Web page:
Tags

Type your tag names separated by a space and hit enter

Effect of homocysteine-lowering treatment with folic Acid and B vitamins on risk of type 2 diabetes in women: a randomized, controlled trial.
Diabetes 2009; 58(8):1921-8D

Abstract

OBJECTIVE

Homocysteinemia may play an etiologic role in the pathogenesis of type 2 diabetes by promoting oxidative stress, systemic inflammation, and endothelial dysfunction. We investigated whether homocysteine-lowering treatment by B vitamin supplementation prevents the risk of type 2 diabetes.

RESEARCH DESIGN AND METHODS

The Women's Antioxidant and Folic Acid Cardiovascular Study (WAFACS), a randomized, double-blind, placebo-controlled trial of 5,442 female health professionals aged > or = 40 years with a history of cardiovascular disease (CVD) or three or more CVD risk factors, included 4,252 women free of diabetes at baseline. Participants were randomly assigned to either an active treatment group (daily intake of a combination pill of 2.5 mg folic acid, 50 mg vitamin B6, and 1 mg vitamin B12) or to the placebo group.

RESULTS

During a median follow-up of 7.3 years, 504 women had an incident diagnosis of type 2 diabetes. Overall, there was no significant difference between the active treatment group and the placebo group in diabetes risk (relative risk 0.94 [95% CI 0.79-1.11]; P = 0.46), despite significant lowering of homocysteine levels. Also, there was no evidence for effect modifications by baseline intakes of dietary folate, vitamin B6, and vitamin B12. In a sensitivity analysis, the null result remained for women compliant with their study pills (0.92 [0.76-1.10]; P = 0.36).

CONCLUSIONS

Lowering homocysteine levels by daily supplementation with folic acid and vitamins B6 and B12 did not reduce the risk of developing type 2 diabetes among women at high risk for CVD.

Authors+Show Affiliations

Division of Preventive Medicine, Brigham and Women's Hospital, Harvard Medical School, Boston, Massachusetts, USA. ysong3@rics.bwh.harvard.edu.No affiliation info availableNo affiliation info availableNo affiliation info availableNo affiliation info available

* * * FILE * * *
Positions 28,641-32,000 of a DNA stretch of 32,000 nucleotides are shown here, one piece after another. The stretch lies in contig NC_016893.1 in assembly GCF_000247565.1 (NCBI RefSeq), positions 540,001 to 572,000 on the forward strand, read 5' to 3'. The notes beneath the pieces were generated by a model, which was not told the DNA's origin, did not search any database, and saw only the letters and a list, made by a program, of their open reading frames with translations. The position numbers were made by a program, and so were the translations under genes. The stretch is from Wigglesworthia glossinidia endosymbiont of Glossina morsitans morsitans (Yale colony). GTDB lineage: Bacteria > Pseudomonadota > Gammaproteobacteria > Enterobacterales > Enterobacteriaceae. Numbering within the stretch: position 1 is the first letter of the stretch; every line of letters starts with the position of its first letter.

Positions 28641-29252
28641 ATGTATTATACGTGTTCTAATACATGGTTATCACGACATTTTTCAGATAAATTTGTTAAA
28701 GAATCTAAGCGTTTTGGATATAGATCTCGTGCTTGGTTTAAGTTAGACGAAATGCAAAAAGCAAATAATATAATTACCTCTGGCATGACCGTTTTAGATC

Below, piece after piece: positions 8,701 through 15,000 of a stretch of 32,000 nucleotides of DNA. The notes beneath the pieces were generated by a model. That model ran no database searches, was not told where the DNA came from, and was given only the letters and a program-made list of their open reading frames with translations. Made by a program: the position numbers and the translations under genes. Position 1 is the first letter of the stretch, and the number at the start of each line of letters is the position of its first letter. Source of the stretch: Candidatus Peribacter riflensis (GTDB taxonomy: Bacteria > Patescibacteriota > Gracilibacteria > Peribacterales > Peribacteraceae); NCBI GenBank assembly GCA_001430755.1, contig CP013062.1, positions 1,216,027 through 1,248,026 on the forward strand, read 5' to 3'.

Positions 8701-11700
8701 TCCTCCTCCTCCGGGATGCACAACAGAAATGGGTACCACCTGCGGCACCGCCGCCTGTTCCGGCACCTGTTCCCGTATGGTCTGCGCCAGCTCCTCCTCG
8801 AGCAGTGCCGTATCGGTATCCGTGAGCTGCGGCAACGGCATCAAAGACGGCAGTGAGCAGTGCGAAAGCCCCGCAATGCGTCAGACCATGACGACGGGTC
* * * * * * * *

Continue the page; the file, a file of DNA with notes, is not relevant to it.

Pub Type(s)

Journal Article
Randomized Controlled Trial
Research Support, N.I.H., Extramural

Language

eng

PubMed ID

19491213

Citation

Song, Yiqing, et al. "Effect of Homocysteine-lowering Treatment With Folic Acid and B Vitamins On Risk of Type 2 Diabetes in Women: a Randomized, Controlled Trial." Diabetes, vol. 58, no. 8, 2009, pp. 1921-8.
Song Y, Cook NR, Albert CM, et al. Effect of homocysteine-lowering treatment with folic Acid and B vitamins on risk of type 2 diabetes in women: a randomized, controlled trial. Diabetes. 2009;58(8):1921-8.
Song, Y., Cook, N. R., Albert, C. M., Van Denburgh, M., & Manson, J. E. (2009). Effect of homocysteine-lowering treatment with folic Acid and B vitamins on risk of type 2 diabetes in women: a randomized, controlled trial. Diabetes, 58(8), pp. 1921-8. doi:10.2337/db09-0087.
Song Y, et al. Effect of Homocysteine-lowering Treatment With Folic Acid and B Vitamins On Risk of Type 2 Diabetes in Women: a Randomized, Controlled Trial. Diabetes. 2009;58(8):1921-8. PubMed PMID: 19491213.
* Article titles in AMA citation format should be in sentence-case
TY - JOUR T1 - Effect of homocysteine-lowering treatment with folic Acid and B vitamins on risk of type 2 diabetes in women: a randomized, controlled trial. AU - Song,Yiqing, AU - Cook,Nancy R, AU - Albert,Christine M, AU - Van Denburgh,Martin, AU - Manson,JoAnn E, Y1 - 2009/06/02/ PY - 2009/6/4/entrez PY - 2009/6/6/pubmed PY - 2009/9/16/medline SP - 1921 EP - 8 JF - Diabetes JO - Diabetes VL - 58 IS - 8 N2 - OBJECTIVE: Homocysteinemia may play an etiologic role in the pathogenesis of type 2 diabetes by promoting oxidative stress, systemic inflammation, and endothelial dysfunction. We investigated whether homocysteine-lowering treatment by B vitamin supplementation prevents the risk of type 2 diabetes. RESEARCH DESIGN AND METHODS: The Women's Antioxidant and Folic Acid Cardiovascular Study (WAFACS), a randomized, double-blind, placebo-controlled trial of 5,442 female health professionals aged > or = 40 years with a history of cardiovascular disease (CVD) or three or more CVD risk factors, included 4,252 women free of diabetes at baseline. Participants were randomly assigned to either an active treatment group (daily intake of a combination pill of 2.5 mg folic acid, 50 mg vitamin B6, and 1 mg vitamin B12) or to the placebo group. RESULTS: During a median follow-up of 7.3 years, 504 women had an incident diagnosis of type 2 diabetes. Overall, there was no significant difference between the active treatment group and the placebo group in diabetes risk (relative risk 0.94 [95% CI 0.79-1.11]; P = 0.46), despite significant lowering of homocysteine levels. Also, there was no evidence for effect modifications by baseline intakes of dietary folate, vitamin B6, and vitamin B12. In a sensitivity analysis, the null result remained for women compliant with their study pills (0.92 [0.76-1.10]; P = 0.36). CONCLUSIONS: Lowering homocysteine levels by daily supplementation with folic acid and vitamins B6 and B12 did not reduce the risk of developing type 2 diabetes among women at high risk for CVD. SN - 1939-327X UR - https://www.unboundmedicine.com/medline/citation/19491213/Effect_of_homocysteine_lowering_treatment_with_folic_Acid_and_B_vitamins_on_risk_of_type_2_diabetes_in_women:_a_randomized_controlled_trial_ L2 - http://diabetes.diabetesjournals.org/cgi/pmidlookup?view=long&pmid=19491213 DB - PRIME DP - Unbound Medicine ER -